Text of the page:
So, I am sure there's a number of ways of doing this, some more reliable than others. I've had a lot of trouble making lava-based mob factories in Minecraft (the lava destroys the goodies). So, I found way of doing it entirely with water.

It goes like this:
1) Make your trap with the top about 12 cells below where ground level is. Plug the top of the death trap until ready.
2) Dig ditches with feeding streams into one another, all leading up to the death trap.
3) Activate the streams of water, and unplug your death trap.
4) Place lots of torches everywhere around to attract animals.
5) Animals and mobs will come, fall into your streams, get sucked into the trap and die.
6) Their parts will fall out of the death trap and come on the floor ready for you to just pick up and profit.

As an oddity, you get eggs from chickens since they don't get sucked under, and you get feathers from zombies.

OPTIONAL: You can make your trap even deeper, then make stream systems through underground caverns that are very dark. Zombies, creepers, and skeletons will spawn, fall into the streams and perish. If you do this, be sure to make everything double-wide with some cacuts sitting around places to get rid of the spiders else they'll clog everything up.

Making the trap is relatively easy. I would suggest making your trap two cells of water wide. I have had good luck with ones only one cell wide, though.

The first thing you need to understand is the basics of water physics. While you can use streams that flow down hill, it makes it much easier to make 8-wide stream segments. At the end of the segment, you can drop off into another stream. Be sure to have walls around the sides of your stream so animals can't hop out.

The next thing you need to think about is the death trap. I strongly suggest making the blocks that constitute your death trap out of glass. This makes it possible to see inside and see what broke if something went wrong. Below is my template death trap. I strongly suggest putting the doors on the bottom, and installing from the inside. This prevents animals from breathing in the space where the door is, but still lets you escape your own trap if you fall in. Also, it makes it possible to bat at sheep while inside the chamber, to get them to drop their wool.

The grass blocks indicate the blocks that are on the same plane as the water. The rock blocks are only there to indicate that you need something on the front/back of your trap to prevent the water or animals from flowing out.

The next thing you need to worry about is your system of channels leading the creatures to your death trap. I suggest you use this basic template. Streams of eight cells, condensing further to streams of 8 cells, finally coming together in your central area. Sometimes making these streams 2 cells wide is helpful, but not mandatory.

Be sure that all of your walls are AT LEAST two cells high, lest the creatures escape.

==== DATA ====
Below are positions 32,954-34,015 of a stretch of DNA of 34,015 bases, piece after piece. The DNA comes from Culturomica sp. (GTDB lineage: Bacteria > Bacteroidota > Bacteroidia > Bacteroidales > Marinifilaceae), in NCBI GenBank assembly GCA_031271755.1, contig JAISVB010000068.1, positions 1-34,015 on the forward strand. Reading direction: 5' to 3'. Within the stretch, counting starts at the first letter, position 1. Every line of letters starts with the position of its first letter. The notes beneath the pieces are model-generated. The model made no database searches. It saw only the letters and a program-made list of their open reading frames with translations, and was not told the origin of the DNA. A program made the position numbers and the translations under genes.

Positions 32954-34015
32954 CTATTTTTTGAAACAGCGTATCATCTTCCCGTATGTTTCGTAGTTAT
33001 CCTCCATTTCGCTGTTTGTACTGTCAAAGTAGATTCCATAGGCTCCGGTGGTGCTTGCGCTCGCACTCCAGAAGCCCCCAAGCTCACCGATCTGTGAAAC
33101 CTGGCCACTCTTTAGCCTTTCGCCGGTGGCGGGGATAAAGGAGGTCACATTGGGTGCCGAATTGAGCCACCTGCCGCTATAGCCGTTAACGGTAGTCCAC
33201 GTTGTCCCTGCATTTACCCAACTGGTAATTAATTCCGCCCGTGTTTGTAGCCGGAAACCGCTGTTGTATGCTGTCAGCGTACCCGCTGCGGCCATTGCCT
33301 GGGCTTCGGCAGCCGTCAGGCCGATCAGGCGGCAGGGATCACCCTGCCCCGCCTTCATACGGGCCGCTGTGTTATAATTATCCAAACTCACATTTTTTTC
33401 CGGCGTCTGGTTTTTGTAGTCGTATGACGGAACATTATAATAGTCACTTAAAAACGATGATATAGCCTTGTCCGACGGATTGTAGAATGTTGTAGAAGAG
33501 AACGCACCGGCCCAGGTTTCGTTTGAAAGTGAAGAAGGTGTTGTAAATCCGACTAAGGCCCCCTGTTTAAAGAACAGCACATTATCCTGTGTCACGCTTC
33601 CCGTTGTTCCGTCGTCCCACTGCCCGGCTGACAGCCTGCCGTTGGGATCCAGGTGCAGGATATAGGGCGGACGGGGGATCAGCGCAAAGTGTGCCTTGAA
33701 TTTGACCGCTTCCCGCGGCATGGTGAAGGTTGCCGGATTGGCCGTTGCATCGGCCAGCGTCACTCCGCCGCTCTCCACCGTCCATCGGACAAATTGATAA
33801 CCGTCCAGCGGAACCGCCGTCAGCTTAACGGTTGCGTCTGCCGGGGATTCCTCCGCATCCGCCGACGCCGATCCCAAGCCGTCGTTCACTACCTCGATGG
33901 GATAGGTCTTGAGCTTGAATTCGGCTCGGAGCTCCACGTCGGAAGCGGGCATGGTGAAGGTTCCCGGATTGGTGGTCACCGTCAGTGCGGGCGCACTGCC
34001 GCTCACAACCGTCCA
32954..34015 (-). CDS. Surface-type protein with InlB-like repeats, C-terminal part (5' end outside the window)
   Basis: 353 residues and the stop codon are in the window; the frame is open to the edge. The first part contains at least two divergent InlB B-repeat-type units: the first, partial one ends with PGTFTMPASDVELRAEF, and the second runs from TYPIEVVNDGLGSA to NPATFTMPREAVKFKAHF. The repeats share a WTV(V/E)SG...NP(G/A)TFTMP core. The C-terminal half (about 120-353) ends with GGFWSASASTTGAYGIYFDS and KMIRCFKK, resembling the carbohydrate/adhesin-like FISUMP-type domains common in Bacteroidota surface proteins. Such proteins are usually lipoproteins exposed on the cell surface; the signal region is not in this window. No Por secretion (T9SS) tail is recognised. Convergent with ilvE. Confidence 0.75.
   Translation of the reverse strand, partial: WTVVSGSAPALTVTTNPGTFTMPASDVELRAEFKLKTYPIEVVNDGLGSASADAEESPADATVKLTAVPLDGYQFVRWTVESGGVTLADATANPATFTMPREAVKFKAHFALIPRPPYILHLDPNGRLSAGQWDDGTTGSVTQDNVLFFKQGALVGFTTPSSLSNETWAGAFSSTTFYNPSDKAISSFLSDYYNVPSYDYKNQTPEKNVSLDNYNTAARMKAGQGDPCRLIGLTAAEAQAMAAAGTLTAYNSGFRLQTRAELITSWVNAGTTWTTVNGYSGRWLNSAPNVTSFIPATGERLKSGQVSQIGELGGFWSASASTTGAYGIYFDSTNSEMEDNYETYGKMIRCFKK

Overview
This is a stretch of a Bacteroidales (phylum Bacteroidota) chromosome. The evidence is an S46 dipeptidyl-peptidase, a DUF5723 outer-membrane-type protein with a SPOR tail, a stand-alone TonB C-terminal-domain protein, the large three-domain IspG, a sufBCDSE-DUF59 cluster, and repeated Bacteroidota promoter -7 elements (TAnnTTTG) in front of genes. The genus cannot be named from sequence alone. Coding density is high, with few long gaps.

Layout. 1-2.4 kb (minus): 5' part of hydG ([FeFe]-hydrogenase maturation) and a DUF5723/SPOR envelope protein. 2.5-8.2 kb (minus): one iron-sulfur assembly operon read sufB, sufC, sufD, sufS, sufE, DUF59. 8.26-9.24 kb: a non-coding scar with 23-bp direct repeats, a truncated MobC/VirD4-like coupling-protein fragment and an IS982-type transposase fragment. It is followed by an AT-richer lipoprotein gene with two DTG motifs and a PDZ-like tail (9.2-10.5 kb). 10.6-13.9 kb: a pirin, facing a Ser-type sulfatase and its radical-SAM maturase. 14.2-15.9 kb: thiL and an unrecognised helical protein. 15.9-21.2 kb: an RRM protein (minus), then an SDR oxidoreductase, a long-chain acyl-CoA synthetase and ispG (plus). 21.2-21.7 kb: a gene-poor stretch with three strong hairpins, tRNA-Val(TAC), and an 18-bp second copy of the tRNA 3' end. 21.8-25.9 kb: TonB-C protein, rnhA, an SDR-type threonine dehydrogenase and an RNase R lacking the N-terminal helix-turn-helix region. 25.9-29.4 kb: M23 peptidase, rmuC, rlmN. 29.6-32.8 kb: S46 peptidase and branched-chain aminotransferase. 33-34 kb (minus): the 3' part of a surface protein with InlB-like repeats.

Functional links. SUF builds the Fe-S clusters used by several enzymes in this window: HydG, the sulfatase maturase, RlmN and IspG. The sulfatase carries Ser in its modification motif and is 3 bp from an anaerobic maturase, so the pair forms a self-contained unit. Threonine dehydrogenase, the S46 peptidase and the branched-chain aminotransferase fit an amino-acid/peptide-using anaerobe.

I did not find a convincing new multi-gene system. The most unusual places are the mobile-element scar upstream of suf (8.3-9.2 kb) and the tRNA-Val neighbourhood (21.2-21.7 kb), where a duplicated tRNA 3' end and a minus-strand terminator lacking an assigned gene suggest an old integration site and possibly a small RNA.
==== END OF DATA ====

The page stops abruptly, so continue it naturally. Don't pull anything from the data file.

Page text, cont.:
Below is an example of a double-wide one with a top exit. This can be useful, since it can accelerate the speed at which goodies can exit the kill chamber.

One last note - you cannot have the water come straight down and T out. If you do, all animals except pigs will be killed. If you have plans to do an animal sorter and kill pigs later, that may help, but you need to add the zigzag at the end pictures in my diagram above.

If all goes well, when you turn the water on, you'll get animals that get sucked under after a while, and get their goodies.

Here's a final view from the side:

Thursday, November 18, 2010

ColorChord Sound Lighting

About a year and a half ago, I wanted to put some LEDs in a clear guitar. This has been done before, but I wanted to give it a try and see if I could come up with something really cool. I bought a clear guitar, put USB controlled LEDs into it and plugged it up to my computer before I found out: No one has any tone-based algorithms to convert sound into color! What did I do? I invented ColorChord (TM).

ColorChord is the name for the technology that can select colors according to sound. Unlike most systems that look for a beat, or classify sound into various sound ranges, ColorChord is unique in that it looks at the sound exclusively on a chromatic scale. In my opinion, if you assign "A" to be purple, then A440 should be purple, A220 should be purple and so should all the other A's.

Many people have attempted to assign colors to sound in the past. Many of them were either synesthetic, had perfect pitch (or worse) both. Why is this worse? Because most people aren't synesthetic and don't have perfect pitch. Many of the systems that these people produced involved unusual color associations to sounds, or revolved around a given note always applying to a given color regardless of the key of the music it was used in. Many others had color systems that were unable to transition smoothly while increasing in pitch up a musical scale.